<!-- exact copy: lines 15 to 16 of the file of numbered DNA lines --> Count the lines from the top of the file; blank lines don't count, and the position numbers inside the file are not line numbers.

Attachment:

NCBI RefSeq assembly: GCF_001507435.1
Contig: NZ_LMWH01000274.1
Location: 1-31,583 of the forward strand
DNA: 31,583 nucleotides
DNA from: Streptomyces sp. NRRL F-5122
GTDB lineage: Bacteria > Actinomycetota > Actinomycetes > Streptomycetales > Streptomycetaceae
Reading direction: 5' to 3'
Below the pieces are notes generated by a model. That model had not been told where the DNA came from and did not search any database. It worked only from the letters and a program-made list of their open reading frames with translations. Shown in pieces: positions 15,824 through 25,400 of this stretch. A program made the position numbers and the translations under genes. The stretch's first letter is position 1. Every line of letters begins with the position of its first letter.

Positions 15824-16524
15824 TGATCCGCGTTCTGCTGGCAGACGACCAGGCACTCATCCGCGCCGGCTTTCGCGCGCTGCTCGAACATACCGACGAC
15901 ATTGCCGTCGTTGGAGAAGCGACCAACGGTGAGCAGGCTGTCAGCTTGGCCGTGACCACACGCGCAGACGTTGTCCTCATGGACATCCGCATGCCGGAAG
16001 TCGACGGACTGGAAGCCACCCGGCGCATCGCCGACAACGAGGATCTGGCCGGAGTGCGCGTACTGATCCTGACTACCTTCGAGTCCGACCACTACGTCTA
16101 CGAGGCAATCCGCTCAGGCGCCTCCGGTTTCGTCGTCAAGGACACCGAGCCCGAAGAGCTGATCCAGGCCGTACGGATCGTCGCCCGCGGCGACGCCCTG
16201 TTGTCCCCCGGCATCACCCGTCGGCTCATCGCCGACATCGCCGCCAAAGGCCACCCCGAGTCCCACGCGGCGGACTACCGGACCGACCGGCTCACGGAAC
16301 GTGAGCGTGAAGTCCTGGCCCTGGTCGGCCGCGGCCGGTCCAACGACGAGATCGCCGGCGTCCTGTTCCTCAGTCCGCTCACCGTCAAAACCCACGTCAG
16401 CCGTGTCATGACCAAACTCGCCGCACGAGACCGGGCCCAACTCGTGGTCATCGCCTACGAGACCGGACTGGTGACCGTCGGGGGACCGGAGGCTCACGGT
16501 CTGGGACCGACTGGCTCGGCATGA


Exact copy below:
16301 GTGAGCGTGAAGTCCTGGCCCTGGTCGGCCGCGGCCGGTCCAACGACGAGATCGCCGGCGTCCTGTTCCTCAGTCCGCTCACCGTCAAAACCCACGTCAG
16401 CCGTGTCATGACCAAACTCGCCGCACGAGACCGGGCCCAACTCGTGGTCATCGCCTACGAGACCGGACTGGTGACCGTCGGGGGACCGGAGGCTCACGGT